Auto and light truck sales no longer growing
Annualized seasonally adjusted U.S. sales (SAAR) of domestic and foreign autos and light trucks fell to 16.9 million in August, coming in below the consensus forecast (17.1 million). Sales were 4.6% below prior year sales and were down 5.0% from prior month. Year-over-year sales for our three month moving average was down 1.6%. Imported and domestic light truck sales performed much more strongly than auto sales. Year-to-date sales are up 0.5% over 2015, with light trucks up 8.0% and cars down 8.8%.
Sales set an all time record in 2015 at 17.39 million, narrowly eclipsing 2000 (17.35 million) and 2001 (17.12 million). The full-year sales total for 2014 was 16.5 million up 6% from 15.6 million in 2013 and right in line with the prerecession 2001-2007 average (16.7 million). The recessionary low point for auto sales occurred during the first six months of 2009, when annualized sales averaged only 9.6 million units. Auto purchases represent a large portion of the typical household budget, and improving auto sales is directly correlated to rising confidence among American consumers. Our graph shows a 3-month moving average of seasonally adjusted annual rates to smooth out some of the month-to-month volatility.
Manufacturing slows down in August
The Institute of Supply Management (ISM) reported that the Purchasing Managers’ Index fell to 49.4 in August from 52.6 in July. March broke a streak of 5 consecutive months of contraction in the manufacturing sector of the economy, and and began a streak of 5 consecutive months of expansion. August data shows the manufacturing sector is contracting again. PMI came in below expectations (52.2). The New Order Index fell 7.8 points to 49.1. The Production Index fell by 5.8 points to 49.6. Of 18 manufacturing industries, only 6 reported monthly growth in August.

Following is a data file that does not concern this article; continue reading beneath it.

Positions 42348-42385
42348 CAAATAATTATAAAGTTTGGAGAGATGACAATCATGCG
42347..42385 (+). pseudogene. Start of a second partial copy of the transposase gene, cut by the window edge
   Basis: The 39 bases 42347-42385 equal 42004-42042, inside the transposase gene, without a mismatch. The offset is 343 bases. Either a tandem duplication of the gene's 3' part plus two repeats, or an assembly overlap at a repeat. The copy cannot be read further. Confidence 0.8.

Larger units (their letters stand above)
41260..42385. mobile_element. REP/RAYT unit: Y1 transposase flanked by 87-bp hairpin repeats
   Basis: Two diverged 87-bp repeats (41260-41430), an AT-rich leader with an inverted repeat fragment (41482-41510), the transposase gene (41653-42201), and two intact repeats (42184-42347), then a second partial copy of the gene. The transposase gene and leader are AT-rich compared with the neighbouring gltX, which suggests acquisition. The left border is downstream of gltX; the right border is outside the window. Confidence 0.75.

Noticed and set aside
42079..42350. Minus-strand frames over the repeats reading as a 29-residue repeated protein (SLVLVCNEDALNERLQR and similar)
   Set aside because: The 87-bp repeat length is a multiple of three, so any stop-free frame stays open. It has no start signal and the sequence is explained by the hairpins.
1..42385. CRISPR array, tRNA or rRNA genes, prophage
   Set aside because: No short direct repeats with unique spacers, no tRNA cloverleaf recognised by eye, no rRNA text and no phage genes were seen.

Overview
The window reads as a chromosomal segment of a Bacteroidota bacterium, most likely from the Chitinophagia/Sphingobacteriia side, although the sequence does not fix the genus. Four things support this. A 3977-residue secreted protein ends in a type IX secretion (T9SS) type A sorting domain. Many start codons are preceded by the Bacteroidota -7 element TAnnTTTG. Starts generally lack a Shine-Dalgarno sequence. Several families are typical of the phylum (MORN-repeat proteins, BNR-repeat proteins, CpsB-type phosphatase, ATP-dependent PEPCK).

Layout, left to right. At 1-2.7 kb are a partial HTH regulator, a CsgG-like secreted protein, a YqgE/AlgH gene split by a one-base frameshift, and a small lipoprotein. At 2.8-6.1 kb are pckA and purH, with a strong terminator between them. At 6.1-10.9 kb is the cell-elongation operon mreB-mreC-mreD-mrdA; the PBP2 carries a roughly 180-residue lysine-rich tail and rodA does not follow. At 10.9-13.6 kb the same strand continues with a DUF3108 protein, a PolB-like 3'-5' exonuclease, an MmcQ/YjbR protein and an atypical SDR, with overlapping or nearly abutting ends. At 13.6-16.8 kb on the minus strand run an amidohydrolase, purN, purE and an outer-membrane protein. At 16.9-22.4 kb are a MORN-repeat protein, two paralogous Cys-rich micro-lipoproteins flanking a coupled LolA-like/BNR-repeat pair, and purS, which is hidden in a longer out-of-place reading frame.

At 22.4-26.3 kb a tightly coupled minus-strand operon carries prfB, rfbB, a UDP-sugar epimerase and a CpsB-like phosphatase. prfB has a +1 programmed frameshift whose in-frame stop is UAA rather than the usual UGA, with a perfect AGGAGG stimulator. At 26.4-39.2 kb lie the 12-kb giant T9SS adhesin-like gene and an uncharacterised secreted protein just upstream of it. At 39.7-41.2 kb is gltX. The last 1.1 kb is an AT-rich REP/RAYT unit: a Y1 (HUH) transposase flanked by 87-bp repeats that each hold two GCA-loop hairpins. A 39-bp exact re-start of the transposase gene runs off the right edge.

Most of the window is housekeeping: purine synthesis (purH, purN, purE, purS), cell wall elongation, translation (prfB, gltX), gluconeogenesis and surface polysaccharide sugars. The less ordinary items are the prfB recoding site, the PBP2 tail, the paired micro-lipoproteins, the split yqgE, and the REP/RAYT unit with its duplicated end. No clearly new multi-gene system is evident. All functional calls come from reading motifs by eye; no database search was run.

After a slow start in January of 2014, PMI recovered, with a range of 54.3 to 58.1 for the balance of 2014. We did not see a reading above 53.9 in 2015, and that high mark was reached in January. This year we have not seen a number above June’s 53.2. An index over 50 indicates growth while a PMI under 50 represents contraction in the manufacturing sector of the economy. The index reached a low of 32.5 in December 2008 but then recovered more quickly than other areas of the economy.
New home inventories fall on strong sales results
Single-family new home inventories fell to 233k in July (seasonally adjusted). Inventories had been rising since August 2015 but have leveled off over the last 6 months (low of 233k and high of 244k). July’s new home inventories were 18k (8.4%) above the prior-year level of 215k. New home inventories still remain low by historical standards.
The growth in inventories in the last year (seasonally adjusted) has been driven by homes completed (+8k) more so than homes under construction (+5K) or homes not yet started (+5k).